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The French Interior in the Eighteenth Century.

To open John Whitehead's beautifully produced book is to enter that world of sumptuousness and refinement for which France in the eighteenth century was unrivalled. The title does not convey the wide range of topics it covers. Indeed this book makes an ideal introduction to the whole realm of decorative arts for someone who comes new to it.

There are essays on the decreed disposition of the various rooms; the styles -- regence, rococo and neo-classical; the fashionable influences, Greek, Turkish, above all, Chinese. We read of royal patronage and the part played by royal mistresses: of the rich clientele and their architects and cabinet-makers: of the exigent rules that governed entry into a craftsman's guild. There is a survey of the elements that embellish the interiors -- furniture, porcelain, clocks, mirrors, wallpapers, tapestries and textiles, silver, even picture frames among other exquisite follies.

The book contains a feast of two hundred and thirty-nine skilfully selected and beautifully printed colour plates. From them one gathers that Mr. Whitehead's taste favours the exuberance of rococo and the charm of chinoiserie. They enable us to marvel at the perfection of the Marquis de Paulmy's palest blue salon, now part of the Arsenal in Paris: the exquisite parquetry bonheur-du-jour in the style of the superlative ebeniste, Roger Vandercruse-Lacroix, for years known only as RVLC until identified. One admires the garlanded grace of the gilt bronze and blued steel mirror made for Marie Antoinette by the sculptor Gouthiere; and most remarkable of all the rare blue and white commode with jewel-like silvered gilt mounts carried out in the lacquer technique known as Vernis Martin which has never been replicated.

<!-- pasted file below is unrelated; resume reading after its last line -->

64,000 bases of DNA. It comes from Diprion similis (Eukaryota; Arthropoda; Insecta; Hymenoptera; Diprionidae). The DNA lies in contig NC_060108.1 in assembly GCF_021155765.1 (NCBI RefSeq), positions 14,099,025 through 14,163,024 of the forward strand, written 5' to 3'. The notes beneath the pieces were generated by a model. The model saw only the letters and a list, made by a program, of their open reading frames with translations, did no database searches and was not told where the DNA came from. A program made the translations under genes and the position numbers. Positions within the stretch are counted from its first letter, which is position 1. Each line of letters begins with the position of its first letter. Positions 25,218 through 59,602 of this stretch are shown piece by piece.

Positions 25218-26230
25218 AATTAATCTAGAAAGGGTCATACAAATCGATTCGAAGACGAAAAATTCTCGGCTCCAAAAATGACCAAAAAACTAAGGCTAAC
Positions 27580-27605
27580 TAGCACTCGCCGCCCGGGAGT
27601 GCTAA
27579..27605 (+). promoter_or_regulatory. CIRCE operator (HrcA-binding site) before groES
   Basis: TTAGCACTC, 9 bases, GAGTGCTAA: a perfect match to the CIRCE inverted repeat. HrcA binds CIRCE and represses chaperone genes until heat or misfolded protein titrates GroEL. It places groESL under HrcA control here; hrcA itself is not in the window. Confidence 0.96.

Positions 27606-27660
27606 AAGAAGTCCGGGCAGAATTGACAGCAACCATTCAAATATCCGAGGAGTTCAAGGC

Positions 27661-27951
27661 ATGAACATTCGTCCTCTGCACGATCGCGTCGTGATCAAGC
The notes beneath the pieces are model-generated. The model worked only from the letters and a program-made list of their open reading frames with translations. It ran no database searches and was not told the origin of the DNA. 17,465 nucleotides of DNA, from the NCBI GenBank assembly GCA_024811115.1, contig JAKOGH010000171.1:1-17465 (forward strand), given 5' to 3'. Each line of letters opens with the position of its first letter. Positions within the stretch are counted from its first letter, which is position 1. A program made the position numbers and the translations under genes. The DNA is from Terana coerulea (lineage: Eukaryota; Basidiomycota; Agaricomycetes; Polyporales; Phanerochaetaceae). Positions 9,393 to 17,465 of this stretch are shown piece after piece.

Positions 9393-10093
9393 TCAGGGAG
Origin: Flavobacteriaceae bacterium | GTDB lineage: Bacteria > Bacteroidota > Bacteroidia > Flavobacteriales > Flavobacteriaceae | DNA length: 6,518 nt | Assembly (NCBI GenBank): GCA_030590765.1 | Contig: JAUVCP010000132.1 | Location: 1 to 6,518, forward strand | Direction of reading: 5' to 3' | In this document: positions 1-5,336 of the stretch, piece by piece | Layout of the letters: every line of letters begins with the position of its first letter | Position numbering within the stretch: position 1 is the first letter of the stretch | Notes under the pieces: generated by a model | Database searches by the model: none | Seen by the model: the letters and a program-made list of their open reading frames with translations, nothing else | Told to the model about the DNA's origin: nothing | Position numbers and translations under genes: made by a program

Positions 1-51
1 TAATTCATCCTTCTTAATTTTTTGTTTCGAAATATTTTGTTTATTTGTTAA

From this book we learn that Louis XV's dressing table appointments of silver, glass and white Mennecy porcelain also contained cups and saucers and embroidery equipment. There is a description by a contemporary of the contents of Voltaire's rooms, 'so clean you could kiss the floor', but with no really comfortable chairs. Also, how in the adjacent apartment his mistress, Madame du Chatelet's bedroom is decorated. Everything matches, we are told, so that 'even the dog basket is yellow and blue, like the chair frames, writing desk, corner cupboards and secretaire'.

In eighteenth century Paris a great many people used luxury as a means of asserting their wealth and position. For some the decoration of their houses and the acquisition of works of art were full time occupations. 'And you must stuff rooms fuller than they will hold with granite tables and porphyry urns, and bronzes, and statues, and vases', wrote Horace Walpole to the Countess of Suffolk in 1765. Thirteen years later the American, John Adams, felt much the same 'I am wearied to death with gazing wherever I went at a profusion of unmeaning wealth and magnificence', he wrote.

Proof of extreme over-indulgence comes from two painted miniatures that adorned snuff boxes that belonged to the Duc de Choiseul, one time Chief Minister to Louis XV. They show that the chambre de parade in his house was completely transformed, walls, draperies, upholstery, even the parquet floor from their winter attire of dark blue damasks to pale flowered silks in summer.

If Mr. Whitehead's informative prose is a trifle pedestrian, his book is a pleasure to look at and to handle. It has an exemplary index.
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Author:Julius, Muriel
Publication:Contemporary Review
Article Type:Book Review
Date:Mar 1, 1993
Words:550
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